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Edited by Jesús Benito Sánchez and Ana María Manzanas

The series locates itself within the field of comparative American studies, and focuses specifically on the analysis and criticism of the so-called “ethnic” American literatures. The orientation of the series is, explicitly, for the literary analysis to merge the political with the imaginative, and the culturally-specific with the cross-cultural. As an intercultural endeavor, the series assumes the inextricable link between standards of aesthetic value and power; aesthetic judgments are not made in an vacuum but are rather intimately connected with dominant cultural standards of value. In this sense, intercultural literary analysis should address issues of race, ethnicity, class and gender, while it focuses on literary topics, therefore occupying the interspace between the political and the aesthetic.

By ethnic American literature is understood the multiethnic literatures of the United States, with an emphasis on the comparative analysis of the different traditions (including African American literature, Asian American literature, Native American lit., Chicano and US latino literature, as well as other so called hyphenated or immigrant writers with non-US background like Indian writers, Arab American writers, European American writers, etc.). The series focus is mostly comparative, multiethnic, and intercultural, but would also love to feature analyses of single ethnic traditions.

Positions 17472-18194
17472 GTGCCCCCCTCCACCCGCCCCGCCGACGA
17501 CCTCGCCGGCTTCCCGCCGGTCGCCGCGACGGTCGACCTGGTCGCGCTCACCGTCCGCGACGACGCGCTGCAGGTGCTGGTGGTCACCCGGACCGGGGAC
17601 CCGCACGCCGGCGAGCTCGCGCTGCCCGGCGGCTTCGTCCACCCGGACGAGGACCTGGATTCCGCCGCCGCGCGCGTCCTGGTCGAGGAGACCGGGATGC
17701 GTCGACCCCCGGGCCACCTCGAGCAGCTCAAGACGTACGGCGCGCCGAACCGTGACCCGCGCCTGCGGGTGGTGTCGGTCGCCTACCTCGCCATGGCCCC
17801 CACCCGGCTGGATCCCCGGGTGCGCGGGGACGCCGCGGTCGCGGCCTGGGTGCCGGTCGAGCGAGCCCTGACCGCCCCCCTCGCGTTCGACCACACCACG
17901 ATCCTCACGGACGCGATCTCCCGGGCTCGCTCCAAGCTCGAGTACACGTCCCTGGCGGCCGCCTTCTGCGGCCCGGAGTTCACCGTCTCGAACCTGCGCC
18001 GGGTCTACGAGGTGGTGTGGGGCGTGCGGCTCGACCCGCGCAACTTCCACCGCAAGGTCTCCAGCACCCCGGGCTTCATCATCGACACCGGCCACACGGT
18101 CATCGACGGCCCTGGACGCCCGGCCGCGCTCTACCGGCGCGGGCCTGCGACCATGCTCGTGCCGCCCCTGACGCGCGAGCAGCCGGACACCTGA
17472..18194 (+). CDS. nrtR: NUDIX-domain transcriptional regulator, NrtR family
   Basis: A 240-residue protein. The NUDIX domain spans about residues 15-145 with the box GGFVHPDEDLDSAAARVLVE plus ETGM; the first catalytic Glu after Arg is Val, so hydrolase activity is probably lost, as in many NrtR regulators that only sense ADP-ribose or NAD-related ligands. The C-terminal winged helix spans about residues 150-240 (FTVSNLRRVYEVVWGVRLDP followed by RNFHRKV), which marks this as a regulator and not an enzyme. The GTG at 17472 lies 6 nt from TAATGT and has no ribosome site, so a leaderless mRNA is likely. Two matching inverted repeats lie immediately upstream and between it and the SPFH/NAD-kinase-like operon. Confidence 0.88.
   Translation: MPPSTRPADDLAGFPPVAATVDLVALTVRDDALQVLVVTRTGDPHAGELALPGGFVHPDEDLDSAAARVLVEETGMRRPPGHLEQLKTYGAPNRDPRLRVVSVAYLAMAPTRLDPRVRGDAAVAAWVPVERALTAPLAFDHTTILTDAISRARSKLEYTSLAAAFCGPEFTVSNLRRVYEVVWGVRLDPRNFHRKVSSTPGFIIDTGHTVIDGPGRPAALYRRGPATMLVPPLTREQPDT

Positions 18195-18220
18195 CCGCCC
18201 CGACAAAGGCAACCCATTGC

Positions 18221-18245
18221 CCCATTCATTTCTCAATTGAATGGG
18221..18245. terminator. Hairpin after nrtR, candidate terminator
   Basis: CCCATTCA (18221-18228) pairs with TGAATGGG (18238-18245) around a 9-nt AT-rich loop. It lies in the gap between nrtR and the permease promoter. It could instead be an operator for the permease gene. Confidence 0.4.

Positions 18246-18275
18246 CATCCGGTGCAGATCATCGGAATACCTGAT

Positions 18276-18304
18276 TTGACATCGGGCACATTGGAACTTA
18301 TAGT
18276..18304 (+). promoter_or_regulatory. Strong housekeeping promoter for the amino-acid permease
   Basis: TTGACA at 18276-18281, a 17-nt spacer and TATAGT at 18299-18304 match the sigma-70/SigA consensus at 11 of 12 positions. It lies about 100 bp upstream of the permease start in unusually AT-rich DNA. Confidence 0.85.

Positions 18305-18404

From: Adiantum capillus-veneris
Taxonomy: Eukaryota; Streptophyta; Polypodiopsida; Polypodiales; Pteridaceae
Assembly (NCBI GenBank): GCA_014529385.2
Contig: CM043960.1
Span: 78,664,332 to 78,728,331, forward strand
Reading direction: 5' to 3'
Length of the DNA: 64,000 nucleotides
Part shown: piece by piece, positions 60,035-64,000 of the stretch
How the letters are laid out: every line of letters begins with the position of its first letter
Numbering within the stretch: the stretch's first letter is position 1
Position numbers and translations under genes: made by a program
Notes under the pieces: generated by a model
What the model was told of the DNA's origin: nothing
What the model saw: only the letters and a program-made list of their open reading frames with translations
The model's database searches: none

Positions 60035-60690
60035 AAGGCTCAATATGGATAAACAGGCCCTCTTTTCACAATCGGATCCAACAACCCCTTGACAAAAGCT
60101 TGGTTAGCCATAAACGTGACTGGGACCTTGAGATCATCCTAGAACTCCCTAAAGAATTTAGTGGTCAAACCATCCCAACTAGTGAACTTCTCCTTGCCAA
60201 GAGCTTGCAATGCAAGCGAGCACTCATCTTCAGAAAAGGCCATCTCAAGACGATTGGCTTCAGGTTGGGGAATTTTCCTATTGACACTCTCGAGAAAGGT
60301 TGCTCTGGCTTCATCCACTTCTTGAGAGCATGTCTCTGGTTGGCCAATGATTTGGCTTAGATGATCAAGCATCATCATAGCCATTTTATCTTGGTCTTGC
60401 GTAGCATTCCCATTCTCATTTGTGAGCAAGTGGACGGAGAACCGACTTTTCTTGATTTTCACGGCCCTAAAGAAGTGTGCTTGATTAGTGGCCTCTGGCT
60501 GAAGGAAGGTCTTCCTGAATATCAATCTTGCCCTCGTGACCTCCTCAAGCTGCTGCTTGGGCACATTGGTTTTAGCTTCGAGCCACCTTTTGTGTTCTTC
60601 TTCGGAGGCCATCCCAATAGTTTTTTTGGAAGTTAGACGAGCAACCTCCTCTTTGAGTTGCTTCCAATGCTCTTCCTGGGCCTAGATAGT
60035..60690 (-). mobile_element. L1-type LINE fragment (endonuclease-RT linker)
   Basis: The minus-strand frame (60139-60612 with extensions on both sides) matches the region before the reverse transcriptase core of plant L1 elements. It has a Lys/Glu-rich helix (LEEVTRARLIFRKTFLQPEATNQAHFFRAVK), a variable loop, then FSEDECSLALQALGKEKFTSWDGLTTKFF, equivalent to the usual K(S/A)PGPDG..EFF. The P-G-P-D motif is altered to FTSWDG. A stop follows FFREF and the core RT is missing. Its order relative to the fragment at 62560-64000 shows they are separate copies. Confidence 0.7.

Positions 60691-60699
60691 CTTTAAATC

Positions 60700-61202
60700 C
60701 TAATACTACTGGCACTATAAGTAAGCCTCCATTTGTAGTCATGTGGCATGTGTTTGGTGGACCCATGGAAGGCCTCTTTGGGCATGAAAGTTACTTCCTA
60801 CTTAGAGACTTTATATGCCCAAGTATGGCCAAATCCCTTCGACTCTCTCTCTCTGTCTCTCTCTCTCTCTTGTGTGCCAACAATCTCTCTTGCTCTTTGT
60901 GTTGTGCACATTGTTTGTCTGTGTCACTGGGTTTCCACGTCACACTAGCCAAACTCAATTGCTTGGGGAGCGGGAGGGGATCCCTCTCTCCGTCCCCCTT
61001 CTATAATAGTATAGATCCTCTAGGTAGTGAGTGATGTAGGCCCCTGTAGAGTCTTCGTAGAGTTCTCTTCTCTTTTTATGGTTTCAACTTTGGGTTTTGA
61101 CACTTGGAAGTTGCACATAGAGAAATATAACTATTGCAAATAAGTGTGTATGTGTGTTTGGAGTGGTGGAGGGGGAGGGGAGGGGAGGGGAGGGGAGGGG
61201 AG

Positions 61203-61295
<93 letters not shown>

The volumes in the series offer clear and comprehensive approaches to selected topics (such as magical realism, border theory, and others), covering the different implications of each topic to the development of ethnic American literatures. Volumes then proceed to comparative literary analyses of carefully selected works from each ethnic tradition.

Volumes should offer interrelated contributions. Each volume should consist of long articles, carefully designed to cover the whole field under study. Each article should offer a general, theoretical exploration of a particular topic, as well as argue a particular point.

Authors are cordially invited to submit proposals and/or full manuscripts to the publisher at BRILL, Masja Horn.

Diaspora and Multiculturalism

Common Traditions and New Developments

Series:

Edited by Monika Fludernik

In postcolonial theory we have now reached a new stage in the succession of key concepts. After the celebrations of hybridity in the work of Homi Bhabha and Gayatri Spivak, it is now the concept of diaspora that has sparked animated debates among postcolonial critics. This collection intervenes in the current discussion about the 'new' diaspora by placing the rise of diaspora within the politics of multiculturalism and its supercession by a politics of difference and cultural-rights theory. The essays present recent developments in Jewish negotiations of diasporic tradition and experience, discussing the reinterpretation of concepts of the 'old' diaspora in late twentieth- century British and American Jewish literature. The second part of the volume comprises theoretical and critical essays on the South Asian diaspora and on multicultural settings between Australia, Africa, the Caribbean and North America. The South Asian and Caribbean diasporas are compared to the Jewish prototype and contrasted with the Turkish diaspora in Germany. All essays deal with literary reflections on, and thematizations of, the diasporic predicament.